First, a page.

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Beyond the Blurb: On Critics and Criticism. Published by Cow Eye Press
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Critical Essays, Reviews
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Literature, Literary History, Literary Study

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05/23/2005

Comments

Scott

So if I'm reading this guy correctly, the essential part of literature (the part that comes through on TV) is the plot-derived moral?

Someone might remind O'Hagan that much of the world's best literature has had fairly uninspired morals and plotlines. It's not a book's moral that we're interested in nearly so much as how the situation is portrayed--the novelist's style. If O'Hagan can't see that then I have a difficult time seeing him as a novelist of much worth.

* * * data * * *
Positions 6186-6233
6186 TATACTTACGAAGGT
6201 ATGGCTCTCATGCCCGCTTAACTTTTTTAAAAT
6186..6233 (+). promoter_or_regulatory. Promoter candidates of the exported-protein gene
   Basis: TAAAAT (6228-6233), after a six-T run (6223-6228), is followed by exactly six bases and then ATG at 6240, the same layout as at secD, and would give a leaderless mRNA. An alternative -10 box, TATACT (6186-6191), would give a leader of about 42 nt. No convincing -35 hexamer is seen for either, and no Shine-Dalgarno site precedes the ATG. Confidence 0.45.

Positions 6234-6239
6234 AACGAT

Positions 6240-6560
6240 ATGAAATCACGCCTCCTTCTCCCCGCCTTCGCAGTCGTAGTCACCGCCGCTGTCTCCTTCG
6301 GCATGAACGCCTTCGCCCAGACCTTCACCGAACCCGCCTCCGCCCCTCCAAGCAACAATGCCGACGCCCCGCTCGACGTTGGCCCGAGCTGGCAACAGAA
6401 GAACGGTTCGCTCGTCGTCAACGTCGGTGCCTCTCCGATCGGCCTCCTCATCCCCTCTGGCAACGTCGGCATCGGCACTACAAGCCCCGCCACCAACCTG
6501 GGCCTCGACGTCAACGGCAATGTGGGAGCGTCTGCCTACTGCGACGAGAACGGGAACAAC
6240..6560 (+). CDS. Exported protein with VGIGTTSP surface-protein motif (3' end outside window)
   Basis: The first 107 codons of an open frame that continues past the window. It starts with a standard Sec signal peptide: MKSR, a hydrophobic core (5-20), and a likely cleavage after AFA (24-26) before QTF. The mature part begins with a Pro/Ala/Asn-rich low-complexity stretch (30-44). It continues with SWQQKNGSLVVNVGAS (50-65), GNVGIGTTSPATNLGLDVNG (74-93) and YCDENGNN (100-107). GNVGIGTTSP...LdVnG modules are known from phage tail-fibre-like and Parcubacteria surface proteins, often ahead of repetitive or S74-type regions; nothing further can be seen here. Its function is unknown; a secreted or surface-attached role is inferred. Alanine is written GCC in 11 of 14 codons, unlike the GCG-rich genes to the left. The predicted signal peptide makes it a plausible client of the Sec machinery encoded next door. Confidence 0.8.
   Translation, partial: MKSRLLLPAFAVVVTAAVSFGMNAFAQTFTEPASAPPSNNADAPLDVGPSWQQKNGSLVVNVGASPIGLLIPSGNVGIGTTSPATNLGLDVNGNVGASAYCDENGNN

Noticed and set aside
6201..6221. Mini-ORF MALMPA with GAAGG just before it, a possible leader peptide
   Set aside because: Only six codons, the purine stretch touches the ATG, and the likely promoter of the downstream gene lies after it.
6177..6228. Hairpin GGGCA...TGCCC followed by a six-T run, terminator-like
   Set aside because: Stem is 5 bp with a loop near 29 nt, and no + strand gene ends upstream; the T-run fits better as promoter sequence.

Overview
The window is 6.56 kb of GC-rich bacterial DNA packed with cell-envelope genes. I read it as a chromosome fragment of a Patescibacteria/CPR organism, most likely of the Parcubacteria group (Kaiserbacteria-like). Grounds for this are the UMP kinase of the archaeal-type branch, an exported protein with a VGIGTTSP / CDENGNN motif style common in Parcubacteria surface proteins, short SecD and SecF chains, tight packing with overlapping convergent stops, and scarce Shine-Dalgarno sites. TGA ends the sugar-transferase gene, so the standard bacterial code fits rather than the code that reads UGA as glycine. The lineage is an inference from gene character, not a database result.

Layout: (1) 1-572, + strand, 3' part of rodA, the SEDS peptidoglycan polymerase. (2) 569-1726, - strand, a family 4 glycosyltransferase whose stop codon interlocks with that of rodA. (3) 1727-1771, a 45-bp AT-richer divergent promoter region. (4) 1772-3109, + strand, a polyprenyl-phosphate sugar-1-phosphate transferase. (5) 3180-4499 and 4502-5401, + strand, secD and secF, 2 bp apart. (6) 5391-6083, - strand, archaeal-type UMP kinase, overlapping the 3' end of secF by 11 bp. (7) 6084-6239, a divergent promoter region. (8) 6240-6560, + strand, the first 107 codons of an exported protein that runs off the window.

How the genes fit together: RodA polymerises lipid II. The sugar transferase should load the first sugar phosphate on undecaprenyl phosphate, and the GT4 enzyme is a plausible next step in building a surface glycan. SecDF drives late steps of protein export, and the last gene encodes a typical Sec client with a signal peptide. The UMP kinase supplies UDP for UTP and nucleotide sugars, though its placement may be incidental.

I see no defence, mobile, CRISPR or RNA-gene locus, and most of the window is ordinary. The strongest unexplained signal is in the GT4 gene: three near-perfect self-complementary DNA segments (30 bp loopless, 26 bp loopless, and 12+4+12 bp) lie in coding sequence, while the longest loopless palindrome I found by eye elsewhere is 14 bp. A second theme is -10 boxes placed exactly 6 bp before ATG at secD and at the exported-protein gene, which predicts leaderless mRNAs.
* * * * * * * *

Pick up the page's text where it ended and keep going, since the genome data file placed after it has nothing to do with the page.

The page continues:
Amrit Hallan

May be it's not a good idea to advise people to shun TV and read books, from a critics point of view I can understand the angst. After all you write a critique for people who might actually be interested in reading a particular book and since a critique is a passionate commentary on the book, it can hardly be shorn of personal remarks of the critic.

Jonathan

I remember watching, when I was a kid, those Masterpiece Theater versions of The Golden Bowl and Jude the Obscure. I got a lot out of them, and even went on to read Henry James and Thomas Hardy. If I were to watch them now, I might very well think them hokey or middle-brow, but I think of them now with fondness. At worst they are simply harmless, at best, a useful bridge over to the works themselves. The O'Hagan point seems to be expressed rather clumsily, and I understand your objection to it. Film/television adaptations can never replace the original works, but they can and do stimulate interest in them.

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